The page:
The Allina Health System Minneapolis Isles clinic has notified around 6,000 patients of a breach of their Protected Health Information (PHI).
The clinic, located at 2800 Hennepin Avenue, found instances of improper PHI disposal had occurred after documents including sensitive information were found in regular garbage. HIPAA rules dictate that all documents containing PHI to be rendered unreadable, indecipherable, and incapable of being reconstructed prior to being destroyed.
The HIPAA breach is not understood to have resulted in any patient health data being viewed by unauthorized people, although the clinic is unable to guarantee that to be the case.
According to a release by Allina Spokesman, David Kanihan, the incident is thought only to be a “technical breach of unsecured protected health information.” Because a danger does exist, out of an abundance of caution Allina Health System will be offering all affected patients a year’s credit for monitoring services.
The data, possibly exposed, included names of patients, their mailing addresses, dates of birth, health plan details, medical record numbers, the last four digits of Social Security numbers, and some clinical information. However, since some health plans use members’ full social security numbers as their health insurance IDs, a limited number of patients have possibly had their full SSN exposed.
This improper disposal of PHI was found on October 27, 2015. While hospital policies required documents containing PHI to be got rid of in secure shredding bins, some had been placed in containers that were emptied into regular trash dumpsters. Those dumpsters were private and only utilized by the clinic and were not accessible to the public. The dumpsters were placed in a locked garage within the clinic grounds. Trash was gathered weekly and taken to a garbage processing facility. The trash was subsequently sent to be burned.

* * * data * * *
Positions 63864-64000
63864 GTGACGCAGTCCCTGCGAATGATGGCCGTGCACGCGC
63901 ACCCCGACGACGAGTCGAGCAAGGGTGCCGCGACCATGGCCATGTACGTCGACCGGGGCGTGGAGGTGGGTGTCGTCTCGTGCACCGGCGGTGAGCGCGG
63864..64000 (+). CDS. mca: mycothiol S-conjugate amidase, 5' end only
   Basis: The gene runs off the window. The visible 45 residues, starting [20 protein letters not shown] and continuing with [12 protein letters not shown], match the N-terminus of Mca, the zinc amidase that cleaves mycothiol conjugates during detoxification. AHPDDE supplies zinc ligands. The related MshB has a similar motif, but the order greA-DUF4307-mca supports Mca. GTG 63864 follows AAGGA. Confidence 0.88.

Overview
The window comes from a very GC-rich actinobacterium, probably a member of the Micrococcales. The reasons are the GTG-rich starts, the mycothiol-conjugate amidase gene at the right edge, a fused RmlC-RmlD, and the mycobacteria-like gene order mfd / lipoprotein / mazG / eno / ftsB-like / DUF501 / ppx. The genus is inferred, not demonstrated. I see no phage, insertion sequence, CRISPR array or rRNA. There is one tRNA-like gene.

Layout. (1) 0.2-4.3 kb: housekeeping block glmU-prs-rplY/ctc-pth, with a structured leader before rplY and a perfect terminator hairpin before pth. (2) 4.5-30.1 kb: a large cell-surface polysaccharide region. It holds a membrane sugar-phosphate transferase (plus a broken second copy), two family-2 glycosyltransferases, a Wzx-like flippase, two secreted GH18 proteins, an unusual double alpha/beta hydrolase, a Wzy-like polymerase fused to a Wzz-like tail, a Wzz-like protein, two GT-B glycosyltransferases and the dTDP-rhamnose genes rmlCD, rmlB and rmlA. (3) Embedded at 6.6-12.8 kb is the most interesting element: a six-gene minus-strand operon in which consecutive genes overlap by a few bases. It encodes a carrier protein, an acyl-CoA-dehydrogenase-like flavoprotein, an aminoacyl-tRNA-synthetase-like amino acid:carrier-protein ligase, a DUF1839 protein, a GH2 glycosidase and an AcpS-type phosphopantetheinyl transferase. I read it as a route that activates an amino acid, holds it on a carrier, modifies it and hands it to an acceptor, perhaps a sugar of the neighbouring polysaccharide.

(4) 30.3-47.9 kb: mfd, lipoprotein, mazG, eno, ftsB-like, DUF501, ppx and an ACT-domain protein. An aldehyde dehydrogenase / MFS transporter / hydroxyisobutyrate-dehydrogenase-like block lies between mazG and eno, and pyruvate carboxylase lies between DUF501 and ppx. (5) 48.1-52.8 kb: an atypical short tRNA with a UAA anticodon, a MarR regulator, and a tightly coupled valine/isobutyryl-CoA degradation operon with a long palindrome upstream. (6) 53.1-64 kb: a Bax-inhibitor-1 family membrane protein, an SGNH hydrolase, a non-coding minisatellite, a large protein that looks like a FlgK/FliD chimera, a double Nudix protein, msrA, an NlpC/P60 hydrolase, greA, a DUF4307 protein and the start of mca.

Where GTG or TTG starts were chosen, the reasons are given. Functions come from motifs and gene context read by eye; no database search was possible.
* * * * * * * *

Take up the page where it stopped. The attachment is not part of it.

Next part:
An investigation showed that the improper dumping of PHI potentially dated back to April 6, 2015, although that only happened “in limited circumstances.” It is unclear how many patients had their data exposed by the breach, as it was impossible to deduce which patients’ information were listed on the improperly of documents.
In order to ensure that all patients affected by the improper PHI dumping were issued a breach notification letter, Allina Health System took the decision to send letters to all patients who visited the clinic between April 6, and October 27. It is probable that only a small amount of those 6,000 patients had their PHI exposed.
The only patients that would have been affected are those who had their PHI printed on documents. This was not something that occurred with every patient according to Kanihan. Most members of staff were also conscious of the rules covering PHI disposal and would have placed the documents in the correct containers, further minimizing the number of patients likely to have been affected.
To lessen the risk of further incidents such as this occurring in the future, Allina Health System has replaced its trash bins with containers that have been clearly marked for shredding. Employees of the clinic have also been retrained on the importance of using the correct bins for any documents containing patient PHI.